Biden’s World Desperate to Solve Manchin’s Mystery

“The White House is suffering with the Venn diagram asking Manchin and Sinema questions,” said a person familiar with the Manchin and White House dynamics.

Currently, informal reconciliation talks focus on three main areas: climate change, prescription drug reform, and shortage reduction. While the White House has yet to acknowledge that other elements of social spending have been dropped from the discussion, several people familiar with the talks said President Joe Biden’s ambitions for child and elderly care are all but dead.

But even getting a simplistic reconciliation package through an evenly divided Senate will depend solely on Biden’s ability to convince Manchin and Sinema to agree. And seven months after the White House first attempted to solve the Manchinema mystery last September, it’s clear that little has changed.

White House officials have yet to decipher Manchin’s demands. Some employees believe that he will never get to yes. Others admit they’ve run out of ideas and even turn to political activists outside the White House for help in getting a West Virginia Democrat on board. The annoyance deepened this week when the centrist senator indicated that he also wants to pass a bipartisan energy bill, a workaround few believe will be anything but a distraction. And some of Hill’s aides said it could upstage the larger reconciliation deal.

“People are just burned by Manchin,” a senior Democratic official who worked to revive the bill said of rising sentiment in parts of the White House. “That he can’t be trusted.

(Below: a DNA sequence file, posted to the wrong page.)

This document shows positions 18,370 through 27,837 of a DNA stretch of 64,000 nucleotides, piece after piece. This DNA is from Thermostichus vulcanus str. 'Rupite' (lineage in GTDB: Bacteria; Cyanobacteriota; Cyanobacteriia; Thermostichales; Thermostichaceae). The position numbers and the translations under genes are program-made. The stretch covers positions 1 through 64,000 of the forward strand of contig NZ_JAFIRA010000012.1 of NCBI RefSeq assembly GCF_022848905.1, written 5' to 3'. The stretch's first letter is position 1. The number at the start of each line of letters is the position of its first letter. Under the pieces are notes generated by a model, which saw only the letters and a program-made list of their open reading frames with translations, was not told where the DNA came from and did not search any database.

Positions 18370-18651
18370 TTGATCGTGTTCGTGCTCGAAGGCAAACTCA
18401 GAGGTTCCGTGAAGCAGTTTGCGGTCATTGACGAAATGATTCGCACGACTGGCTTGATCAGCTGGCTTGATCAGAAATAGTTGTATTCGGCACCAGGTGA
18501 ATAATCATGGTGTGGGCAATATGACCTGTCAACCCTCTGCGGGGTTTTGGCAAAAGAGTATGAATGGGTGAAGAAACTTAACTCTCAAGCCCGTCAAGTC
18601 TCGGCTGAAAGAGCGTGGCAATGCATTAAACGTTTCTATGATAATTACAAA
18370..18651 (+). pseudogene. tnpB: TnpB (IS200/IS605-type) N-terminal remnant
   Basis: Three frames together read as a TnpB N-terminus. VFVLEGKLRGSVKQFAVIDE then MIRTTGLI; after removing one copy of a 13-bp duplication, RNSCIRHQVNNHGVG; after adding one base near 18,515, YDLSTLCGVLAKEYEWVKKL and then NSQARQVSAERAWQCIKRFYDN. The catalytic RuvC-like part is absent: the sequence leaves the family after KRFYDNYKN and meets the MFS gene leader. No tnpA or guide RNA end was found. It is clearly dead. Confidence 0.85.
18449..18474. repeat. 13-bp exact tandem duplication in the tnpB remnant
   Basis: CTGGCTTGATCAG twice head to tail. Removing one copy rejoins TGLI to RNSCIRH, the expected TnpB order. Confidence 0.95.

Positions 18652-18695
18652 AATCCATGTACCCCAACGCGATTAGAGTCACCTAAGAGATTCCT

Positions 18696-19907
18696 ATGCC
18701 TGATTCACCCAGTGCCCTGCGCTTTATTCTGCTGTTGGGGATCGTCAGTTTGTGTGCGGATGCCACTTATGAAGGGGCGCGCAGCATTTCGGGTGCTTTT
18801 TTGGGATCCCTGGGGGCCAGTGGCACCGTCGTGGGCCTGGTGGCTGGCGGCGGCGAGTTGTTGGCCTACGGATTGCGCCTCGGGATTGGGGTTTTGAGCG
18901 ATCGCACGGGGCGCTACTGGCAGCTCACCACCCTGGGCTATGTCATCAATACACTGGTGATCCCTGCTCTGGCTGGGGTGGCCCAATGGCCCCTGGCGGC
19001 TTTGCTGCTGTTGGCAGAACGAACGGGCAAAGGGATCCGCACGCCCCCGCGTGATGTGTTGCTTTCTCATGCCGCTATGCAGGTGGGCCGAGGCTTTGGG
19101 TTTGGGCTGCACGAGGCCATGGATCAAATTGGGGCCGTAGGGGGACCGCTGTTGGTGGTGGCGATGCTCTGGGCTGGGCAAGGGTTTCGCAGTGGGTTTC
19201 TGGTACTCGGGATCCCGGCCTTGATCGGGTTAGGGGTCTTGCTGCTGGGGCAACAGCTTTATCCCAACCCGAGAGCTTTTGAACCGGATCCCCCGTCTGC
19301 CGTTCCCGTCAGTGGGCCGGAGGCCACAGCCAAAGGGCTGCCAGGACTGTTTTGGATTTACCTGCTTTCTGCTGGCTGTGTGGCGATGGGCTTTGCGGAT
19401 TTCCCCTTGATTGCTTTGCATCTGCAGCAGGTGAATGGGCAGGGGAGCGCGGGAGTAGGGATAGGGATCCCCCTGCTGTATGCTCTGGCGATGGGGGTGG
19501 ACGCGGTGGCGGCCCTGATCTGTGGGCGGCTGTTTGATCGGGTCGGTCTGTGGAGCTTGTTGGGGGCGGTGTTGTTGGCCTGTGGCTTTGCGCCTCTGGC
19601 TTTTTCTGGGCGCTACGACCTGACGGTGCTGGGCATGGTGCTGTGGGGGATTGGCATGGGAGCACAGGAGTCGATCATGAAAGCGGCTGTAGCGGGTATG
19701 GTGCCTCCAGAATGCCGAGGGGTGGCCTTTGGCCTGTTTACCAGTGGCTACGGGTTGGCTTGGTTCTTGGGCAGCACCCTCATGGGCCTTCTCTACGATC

According to people familiar with the process, the president was hesitant to interact directly with Manchin for fear that he might appear helpless. Even if the two start formal negotiations, there is no guarantee that the senator will agree to the deal.

If the White House somehow wins over Manchin, his reward will be a date with Cinema, who may prove even more difficult to please. While senior officials have been urging Manchin over the past few weeks to restart reconciliation talks, a person close to Sinema told POLITICO that she has not yet been contacted by the White House about the matter.

“Given how inefficient Congress is right now, someone takes too much food if they think they can cope with losing weight. [Build Back Better] in July or August,” said Jim Manley, who was a top aide to former Senate Majority Leader Harry Reid. “Congress just can’t handle it. It’s now or never, and I’m leaning toward never.”